Why book direct?
- Best rates guaranteed
- Free Wifi
- Free Secure Car Parking
- Onsite Electric Car Charger
- Eastern Beach across the road
- Westfield Shopping Centre
- Walk to Deakin University
- Walk to Barwon Hospital
Geelong Gallery was established in 1896 and is one of Australia’s leading art galleries, with a magnificent collection of Australian and European painting, sculpture, printmaking and decorative arts dating from the 18th century to today. The Gallery’s outstanding collection includes many works of national significance such as Eugène von Guérard’s View of Geelong 1856, and Frederick McCubbin’s A bush burial 1890. One particular focus of the collection is early images of the Geelong region, documenting the evolution of this important city and its environment.
Geelong Gallery works to contribute to the life and well-being of the city by fostering strong community engagement with the excellence of its collection, its creative lifelong learning experiences, and inspiring exhibitions.
Current Exhibition Highlights include-
Collection leads: Kate Beynon—kindred spirits-until 17 January 2021
Kate Beynon’s Graveyard scene/the beauty and sadness of bones (2014–15)—winner of the 2016 Geelong contemporary art prize—is based on a scene from An-Li: a Chinese ghost tale, the artist’s re-telling of a supernatural story of two young spirits who traverse opposing worlds: one aquatic, the other earthly. This ‘Collection leads’ exhibition includes watercolours, paintings and soft sculptures that expand on the story of An-Li and provide greater insights to Beynon’s practice in which she merges diverse pictorial traditions with personal histories to address issues of hybridity, cultural identity and feminism.
Jacky Redgate—HOLD ON-until 14 February 2021
Jacky Redgate has a 40-year practice and is critically acclaimed as one of Australia’s leading contemporary artists. Redgate’s career began in the context of late 1970s feminism, minimalism and conceptual art. Redgate is well known for her sculptural and photographic works using systems and logic, and particularly for her sustained series of ‘mirror’ works over the past two decades that have engaged with optical phenomena, ‘perceptual dislocations’ and slippages between representation and abstraction.
Jacky Redgate—HOLD ON presents the most recent iteration of her mirror work in its entirety that reflects how, while continuing to make her experimental ‘hybrid' mirror works over the past ten years, Redgate has been recalling and introducing into her work and oeuvre the autobiographical images and subjects of her juvenilia. What we understood previously as formal compositions and seemingly neutral subjects are now 'contaminated' by dolls and teddy bears from Redgate’s childhood. Embodying a cathexis on emotionally laden subjects, these photographs tease with a combination of abstraction and autobiographical mirroring that seemingly contradicts the Cartesian sobriety of her well known ‘impersonal’ works.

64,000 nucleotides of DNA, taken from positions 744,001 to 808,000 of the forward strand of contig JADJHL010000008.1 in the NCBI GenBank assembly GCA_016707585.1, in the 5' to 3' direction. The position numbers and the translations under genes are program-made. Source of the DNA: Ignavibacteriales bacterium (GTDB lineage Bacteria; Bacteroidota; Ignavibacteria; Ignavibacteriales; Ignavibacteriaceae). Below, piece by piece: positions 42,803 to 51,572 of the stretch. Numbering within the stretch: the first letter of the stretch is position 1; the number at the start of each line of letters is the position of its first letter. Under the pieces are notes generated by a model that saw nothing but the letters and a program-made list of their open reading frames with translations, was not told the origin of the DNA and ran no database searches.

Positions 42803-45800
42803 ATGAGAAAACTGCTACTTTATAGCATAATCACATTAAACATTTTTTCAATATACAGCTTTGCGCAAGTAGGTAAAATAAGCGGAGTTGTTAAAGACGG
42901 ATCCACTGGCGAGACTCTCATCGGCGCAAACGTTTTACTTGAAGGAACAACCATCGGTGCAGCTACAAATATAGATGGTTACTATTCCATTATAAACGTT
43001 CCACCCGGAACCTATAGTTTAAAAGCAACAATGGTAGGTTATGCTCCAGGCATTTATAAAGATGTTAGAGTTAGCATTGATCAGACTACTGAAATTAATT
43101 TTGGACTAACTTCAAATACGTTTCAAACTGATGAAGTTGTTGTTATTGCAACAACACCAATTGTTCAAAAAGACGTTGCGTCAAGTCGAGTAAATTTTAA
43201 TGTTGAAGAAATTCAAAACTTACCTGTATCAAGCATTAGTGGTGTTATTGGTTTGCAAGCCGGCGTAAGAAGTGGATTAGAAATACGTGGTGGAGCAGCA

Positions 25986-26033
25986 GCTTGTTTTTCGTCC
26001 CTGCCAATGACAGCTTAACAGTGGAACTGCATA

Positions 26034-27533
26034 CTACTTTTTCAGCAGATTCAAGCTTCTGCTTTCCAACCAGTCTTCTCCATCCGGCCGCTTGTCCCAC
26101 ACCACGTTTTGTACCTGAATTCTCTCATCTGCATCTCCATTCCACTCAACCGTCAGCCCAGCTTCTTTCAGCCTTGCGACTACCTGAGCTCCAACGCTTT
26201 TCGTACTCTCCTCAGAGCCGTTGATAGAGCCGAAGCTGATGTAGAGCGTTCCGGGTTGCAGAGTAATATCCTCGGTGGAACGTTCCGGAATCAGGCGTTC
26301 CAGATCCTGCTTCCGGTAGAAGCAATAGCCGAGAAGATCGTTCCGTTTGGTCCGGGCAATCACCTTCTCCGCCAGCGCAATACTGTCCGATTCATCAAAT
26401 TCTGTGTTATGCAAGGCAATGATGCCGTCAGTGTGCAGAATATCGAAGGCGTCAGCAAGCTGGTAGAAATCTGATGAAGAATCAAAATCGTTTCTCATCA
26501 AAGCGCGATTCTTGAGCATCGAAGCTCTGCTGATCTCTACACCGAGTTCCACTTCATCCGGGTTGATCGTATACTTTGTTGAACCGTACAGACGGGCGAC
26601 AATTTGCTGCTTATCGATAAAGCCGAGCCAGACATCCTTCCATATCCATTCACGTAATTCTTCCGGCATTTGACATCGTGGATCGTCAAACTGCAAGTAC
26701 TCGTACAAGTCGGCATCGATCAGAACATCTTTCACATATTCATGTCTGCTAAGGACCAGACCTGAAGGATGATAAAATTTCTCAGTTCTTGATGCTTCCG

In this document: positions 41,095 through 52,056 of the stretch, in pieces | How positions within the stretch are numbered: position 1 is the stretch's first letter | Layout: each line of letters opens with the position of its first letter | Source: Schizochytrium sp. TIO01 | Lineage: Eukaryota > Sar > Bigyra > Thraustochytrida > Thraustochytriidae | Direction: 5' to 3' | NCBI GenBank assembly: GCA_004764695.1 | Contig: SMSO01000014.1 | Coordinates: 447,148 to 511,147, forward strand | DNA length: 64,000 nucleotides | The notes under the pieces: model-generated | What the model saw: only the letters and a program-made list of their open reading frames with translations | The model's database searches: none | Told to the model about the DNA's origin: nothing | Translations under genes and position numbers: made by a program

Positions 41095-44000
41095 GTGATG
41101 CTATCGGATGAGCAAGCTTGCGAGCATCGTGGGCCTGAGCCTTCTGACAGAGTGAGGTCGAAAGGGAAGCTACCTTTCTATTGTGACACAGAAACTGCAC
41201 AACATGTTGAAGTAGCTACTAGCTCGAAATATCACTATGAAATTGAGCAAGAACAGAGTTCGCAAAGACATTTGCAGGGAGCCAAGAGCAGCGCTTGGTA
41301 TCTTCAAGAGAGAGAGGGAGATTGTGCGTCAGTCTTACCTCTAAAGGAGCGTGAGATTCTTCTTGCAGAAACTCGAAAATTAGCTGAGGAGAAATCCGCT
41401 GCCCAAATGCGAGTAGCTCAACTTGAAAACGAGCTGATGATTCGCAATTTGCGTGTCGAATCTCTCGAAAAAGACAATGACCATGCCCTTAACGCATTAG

A shining light—recent acquisitions 2019–20-until 21 February 2021
A shining light is an exhibition of acquisitions brought into the collection over the past year. Its title was inspired by the song The shining path from the 1986 album Big Night Music by British group Shriekback, the opening lyrics of which resonate in these uncertain times: ‘We had lived a blessed time but we knew nothing’.
In times of social, political and environmental crisis, and the anxiety and doubt that those times might bring, artists play an essential role in shining a light on the inner spaces of our emotions and the external forces and situations that shape the world we live in, and that focus our eyes.
This is a disparate group of works but there are dialogues between them—sometimes in the conceptual teasing out of a subject, or in others an unexpectedly shared intention by artists working in vastly different social and cultural contexts. We see here intersecting responses to landscape, to country, to environment, to human frailties, and to the very acts of making and seeing.
Scenic Victoria—Land, sea, city-until 20 April 2021
This exhibition draws on the Gallery’s exceptional collection to survey artists’ enduring interest and engagement with the landscapes, seascapes and cityscapes of our region and wider State, with a specific focus on artistic responses to locations of personal significance. Includes historical works by Eugene von Guérard, Louis Buvelot, Frederick McCubbin and Walter Withers, through to more contemporary interpretations of the landscape and suburbia by Fred Williams, Jan Senbergs and Jenny Watson, amongst others.
Thirdspace-until 31 January 2021
Thirdspace' refers to a physical and social landscape where bodily and mental understandings of space meet, and acknowledges the ways that both tangible and emotional factors effect how we live our daily lives. It is a meeting ground for the real and the imagined, mind and body, consciousness and the unconscious, everyday life and history.
Bringing together works from the collection by modern and contemporary Australian printmakers, Thirdspace explores diverse representations of internal and external spaces, and how artists have perceived the ways these relate to one another. Impressions of domestic life, formal and physical restrictions, the potential of imagination and depictions of emotional realms are brought forth through a variety of printmaking techniques, inviting reflections on how public and personal spaces are navigated and understood.